It’s a summer night in 1948, and you love jazz and there’s plenty of it. You and maybe some friends get together around 29th Street in Bronzeville. You can fill up the time between now and dawn at a jazz venue every one or two blocks heading south.
Maybe outside the big ballrooms like the Regal Theater, you and your friends just joke around, smoke, and fight while the big bands play. At the Savoy, you have to go in and dance.
At the Grand Terrace on 35th Street, you are closer to the stage, and the sound is a little different. Earl Hines Orchestra soloists like sometime visitors Charlie Parker and Dizzy Gillespie often defy your expectations, but the bandleaders discourage such forays into what they pejoratively call “Chinese music,” labeling the new sound as strange and foreign, in favor of a focus on tunes, tunes, tunes.
You don’t know it now, but one of the sidemen at the Grand Terrace is Herman “Sonny” Blount—later known as Sun Ra, who will go on to have one of the most unique careers in experimental jazz. Sun Ra not only innovated in his musical style but elaborated a system of outer space myths and images in his music, liner notes, and performances. He instructed his tightly knit “Arkestra” in “Solaristic Precepts” and attracted a cult following, claiming to be from Saturn. But, as William Sites, associate professor at the University of Chicago Crown Family School of Social Work, Policy, and Practice, wants us to appreciate in his new book, Sun Ra’s Chicago: Afrofuturism and the City, Sun Ra’s career took off in mid-century Chicago, and it provides a portal into the living reality and utopian horizons of our city in that time.
A time when, if you’ll remember, you are reaching Washington Park, the home stretch of your night out, but the richest leg—and the neighborhood where Sun Ra lived. Garfield Boulevard is dotted at this time with clubs you can go back and forth between until dawn. Along with the Onyx Club, the Café de Society, the Rhumboogie Café, the Hurricane Theatre Lounge, and Last Chance, there is the most renowned, the Club DeLisa, where until recently Fletcher Henderson—one of the swing era’s masterful, accomplished, exemplary bandleaders—had ruled the roost.
After the war, the heart of jazz in Black Chicago had migrated down from its Roaring Twenties home in Bronzeville’s core, between 25th and 47th Streets, to here on Garfield Boulevard. Henderson’s departure similarly meant moving on from the Jazz Age—now, various sidemen were leading their own ensembles.
As Henderson winds down his reign at the DeLisa, Sonny Blount picks up piano duties. A few times, you heard Sonny’s arrangements instead of Henderson’s. They were still ballads and dance tunes, but the piano parts were aggressive and expressive. The other members didn’t always know what to do with the phrasings, you could tell.
Within a couple years, while still in Chicago, Sonny Blount would become Sun Ra. He went on to make experimental jazz that Sites wants us to understand as rooted in jazz standards and the swing era—and also to articulate alternative religious and philosophical views, which Sites argues are rooted in a broader Black heterodoxy and atmosphere of exploration and messianism. To Sites, Sun Ra’s out-there worldview (and band) were driven by more widely shared utopian views: hopes evident every time Black families came to northern cities, built religious and mutual aid groups, met in parks to proselytize, invested in musical education and discipline, read about newly conceivable exotic vacations in Ebony, or wheeled out the TV to the dinner table to watch space launches.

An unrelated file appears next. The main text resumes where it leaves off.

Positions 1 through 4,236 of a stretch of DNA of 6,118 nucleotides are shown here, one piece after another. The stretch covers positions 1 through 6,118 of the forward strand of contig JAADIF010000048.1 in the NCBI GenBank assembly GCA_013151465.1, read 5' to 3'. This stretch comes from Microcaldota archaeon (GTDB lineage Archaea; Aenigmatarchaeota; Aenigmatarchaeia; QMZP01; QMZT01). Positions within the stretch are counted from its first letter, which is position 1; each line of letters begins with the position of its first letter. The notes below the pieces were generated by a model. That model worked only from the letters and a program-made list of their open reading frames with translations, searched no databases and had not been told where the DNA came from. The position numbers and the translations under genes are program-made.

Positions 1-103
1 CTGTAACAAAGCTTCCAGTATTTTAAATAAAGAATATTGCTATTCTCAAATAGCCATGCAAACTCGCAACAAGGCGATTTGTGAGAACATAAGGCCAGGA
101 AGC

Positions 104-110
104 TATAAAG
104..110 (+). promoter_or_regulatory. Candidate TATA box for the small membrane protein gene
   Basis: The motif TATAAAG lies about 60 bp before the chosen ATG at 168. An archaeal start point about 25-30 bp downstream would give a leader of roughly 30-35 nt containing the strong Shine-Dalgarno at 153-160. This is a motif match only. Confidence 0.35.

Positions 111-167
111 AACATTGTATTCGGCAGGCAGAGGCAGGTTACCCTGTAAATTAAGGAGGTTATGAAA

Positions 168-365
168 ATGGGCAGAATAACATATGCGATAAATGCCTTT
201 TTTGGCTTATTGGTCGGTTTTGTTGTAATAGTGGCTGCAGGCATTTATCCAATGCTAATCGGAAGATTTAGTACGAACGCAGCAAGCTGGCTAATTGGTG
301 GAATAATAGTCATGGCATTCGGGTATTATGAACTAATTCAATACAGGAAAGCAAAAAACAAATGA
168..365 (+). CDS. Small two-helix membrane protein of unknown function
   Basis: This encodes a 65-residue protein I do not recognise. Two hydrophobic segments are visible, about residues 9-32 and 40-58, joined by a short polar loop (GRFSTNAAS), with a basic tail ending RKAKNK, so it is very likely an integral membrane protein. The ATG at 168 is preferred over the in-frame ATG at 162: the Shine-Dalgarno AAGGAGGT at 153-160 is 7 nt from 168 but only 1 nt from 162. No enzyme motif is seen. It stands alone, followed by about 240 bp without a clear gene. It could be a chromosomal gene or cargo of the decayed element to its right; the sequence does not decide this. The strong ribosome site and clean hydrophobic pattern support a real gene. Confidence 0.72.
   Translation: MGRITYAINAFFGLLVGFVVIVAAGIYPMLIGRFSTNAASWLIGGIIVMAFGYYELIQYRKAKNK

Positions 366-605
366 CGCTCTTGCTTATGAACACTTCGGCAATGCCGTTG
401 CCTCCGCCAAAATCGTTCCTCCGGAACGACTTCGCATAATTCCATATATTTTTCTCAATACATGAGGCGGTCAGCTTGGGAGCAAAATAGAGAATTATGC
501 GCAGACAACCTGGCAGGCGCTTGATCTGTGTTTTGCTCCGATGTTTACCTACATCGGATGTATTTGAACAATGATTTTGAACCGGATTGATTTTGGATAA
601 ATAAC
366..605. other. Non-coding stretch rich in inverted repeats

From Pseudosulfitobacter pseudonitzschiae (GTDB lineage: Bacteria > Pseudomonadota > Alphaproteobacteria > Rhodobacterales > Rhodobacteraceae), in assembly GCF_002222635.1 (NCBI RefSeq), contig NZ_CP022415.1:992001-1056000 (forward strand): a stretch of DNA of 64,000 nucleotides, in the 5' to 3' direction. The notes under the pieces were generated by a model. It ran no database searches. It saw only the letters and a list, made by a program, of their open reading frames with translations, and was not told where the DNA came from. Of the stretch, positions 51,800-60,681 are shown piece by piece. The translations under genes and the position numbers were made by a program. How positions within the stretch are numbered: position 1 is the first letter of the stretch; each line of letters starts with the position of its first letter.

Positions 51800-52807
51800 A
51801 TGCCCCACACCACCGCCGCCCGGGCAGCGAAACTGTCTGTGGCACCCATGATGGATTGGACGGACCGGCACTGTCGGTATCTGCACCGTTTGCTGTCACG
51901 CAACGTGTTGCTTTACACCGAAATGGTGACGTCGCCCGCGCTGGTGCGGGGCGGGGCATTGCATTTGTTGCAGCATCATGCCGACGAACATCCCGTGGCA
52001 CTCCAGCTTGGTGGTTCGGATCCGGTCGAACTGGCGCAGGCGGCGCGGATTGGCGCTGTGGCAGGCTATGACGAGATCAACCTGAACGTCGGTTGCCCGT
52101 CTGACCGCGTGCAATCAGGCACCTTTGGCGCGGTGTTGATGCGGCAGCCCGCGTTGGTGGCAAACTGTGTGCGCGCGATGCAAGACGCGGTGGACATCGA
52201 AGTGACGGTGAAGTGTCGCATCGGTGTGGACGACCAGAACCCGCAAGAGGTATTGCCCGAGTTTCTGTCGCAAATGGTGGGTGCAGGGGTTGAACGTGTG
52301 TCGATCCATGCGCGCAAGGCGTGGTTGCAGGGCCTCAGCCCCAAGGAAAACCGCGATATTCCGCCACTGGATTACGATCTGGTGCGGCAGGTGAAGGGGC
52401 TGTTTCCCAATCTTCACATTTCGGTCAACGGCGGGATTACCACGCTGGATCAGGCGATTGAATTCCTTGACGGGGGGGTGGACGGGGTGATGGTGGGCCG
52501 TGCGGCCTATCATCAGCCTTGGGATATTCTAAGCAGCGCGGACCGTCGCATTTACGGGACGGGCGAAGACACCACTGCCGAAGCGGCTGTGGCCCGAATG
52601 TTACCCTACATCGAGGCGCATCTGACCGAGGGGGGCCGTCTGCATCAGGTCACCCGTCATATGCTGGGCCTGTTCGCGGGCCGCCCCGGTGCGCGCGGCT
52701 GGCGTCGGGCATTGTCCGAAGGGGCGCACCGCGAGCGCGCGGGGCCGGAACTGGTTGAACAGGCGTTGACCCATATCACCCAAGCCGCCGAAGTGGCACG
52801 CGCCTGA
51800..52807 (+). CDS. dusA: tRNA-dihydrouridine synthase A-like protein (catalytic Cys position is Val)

Blount/Sun Ra himself, like thousands of other Black folks in the first half of the twentieth century, migrated to Chicago from Birmingham, an industrial city of the “New South.” Sites points out (as other recent scholarship highlights) that like many other participants in the Great Migration, the musician was already urban before he was a northerner. Sites gives a vivid picture of the urban culture in Birmingham in the 1910s and 1920s, drawing on both historical sources and Black Renaissance literature. Birmingham was a city with music in the streets at night, and one where during the day, Blount studied at the public library housed inside the Masonic Hall in the Black downtown business district—possibly picking up the Masons’ connection between horizon-expanding knowledge and brotherhoods with secret codes and costumes.
Sun Ra got his early musical education at Birmingham’s Industrial High School, which Sites points out consistently produced highly competent Black musicians under the leadership of Fess Whatley. Like many of them, Sun Ra went out “to the territory,” touring with one of many bands that traveled the South and Midwest bringing swing music to saloons and ballrooms.
For Sites, swing bands were vessels for charged ideals. The large group of musicians working together to play a precisely arranged melody with artful showcasing of virtuosic soloists demonstrated Black “sophistication” and artistry. But the style was also taken up by white bands (or, at least for recording, integrated ones)—most definitively by Benny Goodman, whose accessible “populist” sound Sites associates with the optimism and multi-racialism of the New Deal.
Sun Ra’s cities themselves also embody ideals. For Sites, the Birmingham where Sun Ra grew up exemplified the “uplift” ethos of Booker T. Washington, where the quintessential Black leader was both a minister preaching moral reform and an entrepreneur building business institutions that would serve Black community members. Chicago was home to the old Black Renaissance idea of a Black “city within the city,” and to a Second Great Migration-era optimism about post-war society, both of which Sites identifies as forms of utopianism, imagining alternate spaces where things could be better. Arguing that Sun Ra’s later cosmic visions and utopian message grow out of his time in Chicago, Sites encourages us to recast our view of the city in that period from the relatively bleak and industrial one known from Carl Sandburg poems and Nelson Algren novels.
In fact, in his years in Chicago, Sun Ra benefited from the factors that always make catalysts for the future: new types of work, social connections, and forums for ideas. In Washington Park, the neighborhood where he lived and played at the DeLisa, the namesake park was home to a “Forum” descended from bohemian radical spaces of the World War I era—but in the evolving Chicago landscape, now less socialistic, more (and more diversely) religious, and all-Black in its attendance.